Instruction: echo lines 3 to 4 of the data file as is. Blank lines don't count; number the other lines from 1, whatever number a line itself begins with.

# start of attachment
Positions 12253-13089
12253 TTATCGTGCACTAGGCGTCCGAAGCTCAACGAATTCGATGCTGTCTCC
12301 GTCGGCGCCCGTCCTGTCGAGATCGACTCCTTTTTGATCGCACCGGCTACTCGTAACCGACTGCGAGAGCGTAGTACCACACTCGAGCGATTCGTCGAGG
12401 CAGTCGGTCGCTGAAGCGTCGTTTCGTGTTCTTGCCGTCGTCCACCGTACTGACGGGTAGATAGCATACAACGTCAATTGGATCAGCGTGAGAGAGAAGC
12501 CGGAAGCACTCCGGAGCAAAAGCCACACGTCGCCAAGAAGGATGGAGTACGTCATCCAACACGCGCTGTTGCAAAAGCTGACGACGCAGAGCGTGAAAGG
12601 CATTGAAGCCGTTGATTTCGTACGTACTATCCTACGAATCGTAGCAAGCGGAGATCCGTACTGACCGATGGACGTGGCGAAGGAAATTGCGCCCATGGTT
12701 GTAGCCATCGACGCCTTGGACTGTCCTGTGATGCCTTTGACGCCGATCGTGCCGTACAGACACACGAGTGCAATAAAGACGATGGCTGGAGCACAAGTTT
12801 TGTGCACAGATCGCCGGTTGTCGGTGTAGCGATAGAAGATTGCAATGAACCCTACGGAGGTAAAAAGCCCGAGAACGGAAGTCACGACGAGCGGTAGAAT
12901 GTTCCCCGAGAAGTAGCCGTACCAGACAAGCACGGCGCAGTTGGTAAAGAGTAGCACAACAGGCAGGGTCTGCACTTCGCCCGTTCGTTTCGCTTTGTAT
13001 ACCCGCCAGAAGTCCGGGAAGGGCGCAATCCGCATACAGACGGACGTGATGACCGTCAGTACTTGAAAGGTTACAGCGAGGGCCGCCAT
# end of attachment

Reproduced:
12301 GTCGGCGCCCGTCCTGTCGAGATCGACTCCTTTTTGATCGCACCGGCTACTCGTAACCGACTGCGAGAGCGTAGTACCACACTCGAGCGATTCGTCGAGG
12401 CAGTCGGTCGCTGAAGCGTCGTTTCGTGTTCTTGCCGTCGTCCACCGTACTGACGGGTAGATAGCATACAACGTCAATTGGATCAGCGTGAGAGAGAAGC